Seminar tackles vaccines

Felipe Cabrera

The debate behind whether vaccines are safe has been raging during the past few years.

Brendan Nyhan was a guest speaker at the Nanovaccine Initiative Seminar titled “Countering Myths About Vaccines: Are Facts the Answer?” Thursday at Hamilton Hall.

“His works on vaccines and the decisions of people to accept or not accept vaccines is the best work in the area,” said David Peterson, professor of political science. 

Peterson said Nyhan is the perfect person to bring to Iowa State because he lives up to the university’s motto of science with practice. Nyhan holds a doctorate in political science and is an assistant professor of government at Dartmouth College.

Nyhan’s presentation focused on his studies on people against vaccines and why it is difficult to change their misconceptions about vaccines. Anti-vaccinators are worried that vaccines cause autism and other dangerous side effects. Nyhan said that 1 in 4 parents believe vaccines cause autism.

“People are resistant to information they don’t want to hear,” Nyhan said.

Nyhan added that there is a strong relationship between people’s political identities and their beliefs, even though the evidence available does not support them. When presented with information contrary to their initial beliefs, people take is as a challenge to their belief system and try to make a counterargument.

“Information isn’t enough to change some people’s minds and in some cases can make it worse,” Nyhan said.

Nyhan said that trying to counter false beliefs about science through education is not working. Giving people information may change their attitude but not their behavior.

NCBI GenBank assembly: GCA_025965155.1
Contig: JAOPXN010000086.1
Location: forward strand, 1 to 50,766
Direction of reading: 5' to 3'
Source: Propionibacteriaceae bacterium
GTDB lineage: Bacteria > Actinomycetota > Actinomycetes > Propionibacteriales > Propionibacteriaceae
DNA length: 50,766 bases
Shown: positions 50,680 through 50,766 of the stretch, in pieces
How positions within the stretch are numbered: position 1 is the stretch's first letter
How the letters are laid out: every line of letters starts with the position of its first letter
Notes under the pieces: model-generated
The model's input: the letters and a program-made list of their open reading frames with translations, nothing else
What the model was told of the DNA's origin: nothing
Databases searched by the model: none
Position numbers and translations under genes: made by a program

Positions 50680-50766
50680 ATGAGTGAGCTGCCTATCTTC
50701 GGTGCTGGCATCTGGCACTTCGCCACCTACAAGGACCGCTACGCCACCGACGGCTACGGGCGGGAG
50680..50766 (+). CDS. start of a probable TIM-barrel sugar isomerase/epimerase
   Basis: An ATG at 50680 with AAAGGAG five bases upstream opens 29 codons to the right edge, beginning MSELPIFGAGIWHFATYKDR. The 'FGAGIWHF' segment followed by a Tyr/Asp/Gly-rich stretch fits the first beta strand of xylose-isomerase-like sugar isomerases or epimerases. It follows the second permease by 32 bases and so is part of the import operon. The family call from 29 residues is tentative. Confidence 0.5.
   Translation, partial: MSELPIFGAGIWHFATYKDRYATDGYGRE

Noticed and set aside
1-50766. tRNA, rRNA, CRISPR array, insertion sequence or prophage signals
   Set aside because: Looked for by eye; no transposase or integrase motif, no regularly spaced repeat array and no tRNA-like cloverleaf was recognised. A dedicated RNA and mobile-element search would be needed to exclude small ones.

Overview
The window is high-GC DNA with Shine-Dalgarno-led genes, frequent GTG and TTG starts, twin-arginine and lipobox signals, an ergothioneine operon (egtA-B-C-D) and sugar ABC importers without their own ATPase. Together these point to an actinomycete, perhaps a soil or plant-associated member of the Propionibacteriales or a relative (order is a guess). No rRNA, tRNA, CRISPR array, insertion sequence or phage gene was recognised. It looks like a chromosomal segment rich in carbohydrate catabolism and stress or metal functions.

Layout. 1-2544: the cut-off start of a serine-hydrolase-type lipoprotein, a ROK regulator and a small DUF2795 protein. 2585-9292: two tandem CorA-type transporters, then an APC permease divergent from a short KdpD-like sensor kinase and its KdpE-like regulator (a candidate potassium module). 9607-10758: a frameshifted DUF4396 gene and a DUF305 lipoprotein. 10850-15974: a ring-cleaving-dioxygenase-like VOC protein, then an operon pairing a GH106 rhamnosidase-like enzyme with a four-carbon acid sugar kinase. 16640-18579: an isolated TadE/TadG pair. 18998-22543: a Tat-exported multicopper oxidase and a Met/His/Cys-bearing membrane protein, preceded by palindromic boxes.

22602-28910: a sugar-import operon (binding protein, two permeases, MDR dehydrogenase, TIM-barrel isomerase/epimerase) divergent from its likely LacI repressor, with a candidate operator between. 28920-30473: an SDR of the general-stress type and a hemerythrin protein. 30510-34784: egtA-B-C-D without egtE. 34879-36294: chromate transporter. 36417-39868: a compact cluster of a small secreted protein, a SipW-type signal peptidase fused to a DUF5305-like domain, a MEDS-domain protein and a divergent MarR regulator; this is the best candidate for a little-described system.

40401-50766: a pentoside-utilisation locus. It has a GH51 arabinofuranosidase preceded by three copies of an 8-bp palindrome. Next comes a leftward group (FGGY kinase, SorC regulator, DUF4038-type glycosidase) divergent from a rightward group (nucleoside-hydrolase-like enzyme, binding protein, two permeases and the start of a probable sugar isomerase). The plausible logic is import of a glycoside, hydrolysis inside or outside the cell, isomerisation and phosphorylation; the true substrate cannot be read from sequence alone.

In one of Nyhan’s studies, people who are hesitant about vaccinations were given information from the Centers for Disease Control and Prevention countering common myths about vaccines. While they stopped believing vaccines causes autism, they still said they wouldn’t give vaccines to their children.

“Avoid focusing on these myths in the first place,” Nyhan said. “They have the counter effect of drawing more attention to them.”

Myths are difficult to dispel even when factual information is available, Nyhan said.

He also said proponents for vaccines should avoid reinforcing crises around vaccines. If people were told about how most parents in the United States vaccinate their children instead of how many parents opt out of vaccinations, it would enforce it as a social norm.

Medical providers are a better source of information than government agencies like the CDC, Nyhan said. Parents are more likely to trust a pediatrician who they have a personal relationship with than a distant organization.

“Maybe the facts [Nyhan] provides scientists will change the way they think about information,” said Jean Goodwin, professor of English and an attendant at the seminar. “People trust relationships, not facts.”

The next Nanovaccine Initiative Seminar will take place at 12:10 p.m Friday in 2542 Veterinary Medicine.